Hi i wouldnt be thinking of cohabiting if i ever had a partner again and ive only two children but my reasonings are different to yours after what my ex put me and the kids through i couldnt fully trust another man again and i wouldnt want to put myself in a position where i wasnt fully independent. I dont see why you cant have a relationship and not move in together - although for benefits purposes i think you might be classed as living together if he stays over alot. So even though you dont live together you might still lose out iyswim.

FeedMeAndTellMeImPretty Thu 22-Sep-16 14:52:44

although for benefits purposes i think you might be classed as living together if he stays over alot. devasted is there any evidence for that anywhere? I always thought that unless it could be shown that he DID actually live there, staying over didn't count?

My DP stays with me about 3 nights a week, but it certainly isn't his home, he doesn't contribute towards the running costs, isn't named on any bills etc and has his own home with it's own running costs, bills, council tax etc to pay, where he stays with his DCs the rest of the time.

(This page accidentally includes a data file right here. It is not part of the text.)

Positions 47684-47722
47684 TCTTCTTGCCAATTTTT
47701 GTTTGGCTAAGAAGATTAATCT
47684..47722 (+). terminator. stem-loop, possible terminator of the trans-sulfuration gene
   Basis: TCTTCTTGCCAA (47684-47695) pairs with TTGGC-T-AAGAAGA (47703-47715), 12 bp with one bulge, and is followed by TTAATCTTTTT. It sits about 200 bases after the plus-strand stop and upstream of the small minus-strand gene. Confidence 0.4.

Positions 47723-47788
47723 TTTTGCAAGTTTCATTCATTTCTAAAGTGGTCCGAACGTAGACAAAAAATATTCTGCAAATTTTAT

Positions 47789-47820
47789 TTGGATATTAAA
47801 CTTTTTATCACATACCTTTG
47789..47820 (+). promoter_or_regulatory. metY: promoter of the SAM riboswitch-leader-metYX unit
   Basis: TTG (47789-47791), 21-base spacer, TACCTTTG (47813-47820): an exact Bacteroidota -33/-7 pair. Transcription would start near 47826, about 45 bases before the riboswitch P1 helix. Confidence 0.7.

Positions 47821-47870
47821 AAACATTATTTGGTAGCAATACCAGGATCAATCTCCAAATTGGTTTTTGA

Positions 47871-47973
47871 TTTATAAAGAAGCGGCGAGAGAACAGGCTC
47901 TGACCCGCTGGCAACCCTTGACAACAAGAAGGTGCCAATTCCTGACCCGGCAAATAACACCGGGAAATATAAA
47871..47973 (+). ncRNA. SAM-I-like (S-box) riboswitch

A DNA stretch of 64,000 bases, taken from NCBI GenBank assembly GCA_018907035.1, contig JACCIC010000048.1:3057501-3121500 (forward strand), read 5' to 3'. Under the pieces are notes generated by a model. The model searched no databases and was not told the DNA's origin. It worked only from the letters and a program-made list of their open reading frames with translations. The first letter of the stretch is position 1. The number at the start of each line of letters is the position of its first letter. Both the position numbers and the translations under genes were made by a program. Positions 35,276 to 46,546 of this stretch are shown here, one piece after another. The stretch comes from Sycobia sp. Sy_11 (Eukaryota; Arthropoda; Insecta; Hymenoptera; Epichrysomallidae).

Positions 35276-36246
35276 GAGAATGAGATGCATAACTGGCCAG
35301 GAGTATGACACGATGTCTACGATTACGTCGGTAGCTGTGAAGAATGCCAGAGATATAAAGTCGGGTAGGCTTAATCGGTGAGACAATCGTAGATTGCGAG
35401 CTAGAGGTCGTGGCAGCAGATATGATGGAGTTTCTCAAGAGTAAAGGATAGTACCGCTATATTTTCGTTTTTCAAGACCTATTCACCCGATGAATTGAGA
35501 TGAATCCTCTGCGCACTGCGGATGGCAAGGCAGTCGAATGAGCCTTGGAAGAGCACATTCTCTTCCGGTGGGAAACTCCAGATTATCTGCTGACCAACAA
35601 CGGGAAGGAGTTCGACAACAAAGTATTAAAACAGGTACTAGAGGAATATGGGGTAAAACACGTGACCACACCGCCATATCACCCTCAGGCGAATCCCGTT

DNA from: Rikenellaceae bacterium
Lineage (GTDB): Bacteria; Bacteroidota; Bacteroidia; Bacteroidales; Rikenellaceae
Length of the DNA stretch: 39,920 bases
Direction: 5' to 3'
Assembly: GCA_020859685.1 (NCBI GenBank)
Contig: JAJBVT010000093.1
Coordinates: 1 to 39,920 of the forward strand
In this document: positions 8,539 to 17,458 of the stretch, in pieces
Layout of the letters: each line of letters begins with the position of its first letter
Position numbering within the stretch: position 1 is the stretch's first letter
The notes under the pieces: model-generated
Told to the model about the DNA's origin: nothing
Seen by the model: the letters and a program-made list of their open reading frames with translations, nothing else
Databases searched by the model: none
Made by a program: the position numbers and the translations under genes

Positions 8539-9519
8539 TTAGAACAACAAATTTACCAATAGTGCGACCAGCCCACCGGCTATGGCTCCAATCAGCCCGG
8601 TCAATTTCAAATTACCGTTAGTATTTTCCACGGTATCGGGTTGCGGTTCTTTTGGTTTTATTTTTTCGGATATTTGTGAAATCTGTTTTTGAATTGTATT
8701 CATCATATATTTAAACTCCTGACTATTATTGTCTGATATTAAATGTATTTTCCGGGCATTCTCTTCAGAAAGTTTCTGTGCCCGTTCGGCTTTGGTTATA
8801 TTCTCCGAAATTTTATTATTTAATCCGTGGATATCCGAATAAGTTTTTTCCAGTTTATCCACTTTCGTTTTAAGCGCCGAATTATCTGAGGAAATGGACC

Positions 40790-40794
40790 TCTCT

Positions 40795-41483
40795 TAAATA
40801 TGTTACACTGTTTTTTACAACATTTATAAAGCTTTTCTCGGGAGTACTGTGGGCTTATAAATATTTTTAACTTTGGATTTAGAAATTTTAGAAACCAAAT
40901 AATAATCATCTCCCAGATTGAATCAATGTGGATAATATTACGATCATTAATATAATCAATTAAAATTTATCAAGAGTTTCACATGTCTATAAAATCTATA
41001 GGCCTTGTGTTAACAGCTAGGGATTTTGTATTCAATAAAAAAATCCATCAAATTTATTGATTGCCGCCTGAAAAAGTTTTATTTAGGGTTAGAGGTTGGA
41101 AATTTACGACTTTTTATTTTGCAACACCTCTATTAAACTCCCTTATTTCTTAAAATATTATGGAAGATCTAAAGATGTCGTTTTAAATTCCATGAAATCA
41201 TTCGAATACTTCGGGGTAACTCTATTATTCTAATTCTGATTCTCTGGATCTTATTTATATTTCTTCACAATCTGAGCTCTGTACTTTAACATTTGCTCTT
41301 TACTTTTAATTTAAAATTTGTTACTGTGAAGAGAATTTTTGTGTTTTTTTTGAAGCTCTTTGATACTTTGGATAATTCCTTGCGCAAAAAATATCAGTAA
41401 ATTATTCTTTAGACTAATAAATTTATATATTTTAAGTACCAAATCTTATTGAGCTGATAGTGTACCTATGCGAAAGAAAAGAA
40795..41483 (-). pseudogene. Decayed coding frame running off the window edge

If anyone decided to report that he was living here because they see his car here a lot I would be happy for someone to sit and stake out my house and see him arriving at 10pm and going home at 1am or leaving his car here for a week while he is elsewhere on business etc.

How often a partner spends at your house is completely irrelevant if he also has his own home elsewhere and you are not actually living as a couple, surely?

OP I would agree that really, the loss of tax credits is the least of your worries if you decide to live together.

Enjoy your independence, your DCs and your relationship but keep them separate as much as you can! I have no intention of moving in with my DP until all of our DCs are grown up.

pinkglittergirl Thu 22-Sep-16 15:00:21

We haven't really discussed the future. Definitely not discussing moving in yet. It's only been mentioned in the things we would both like one day.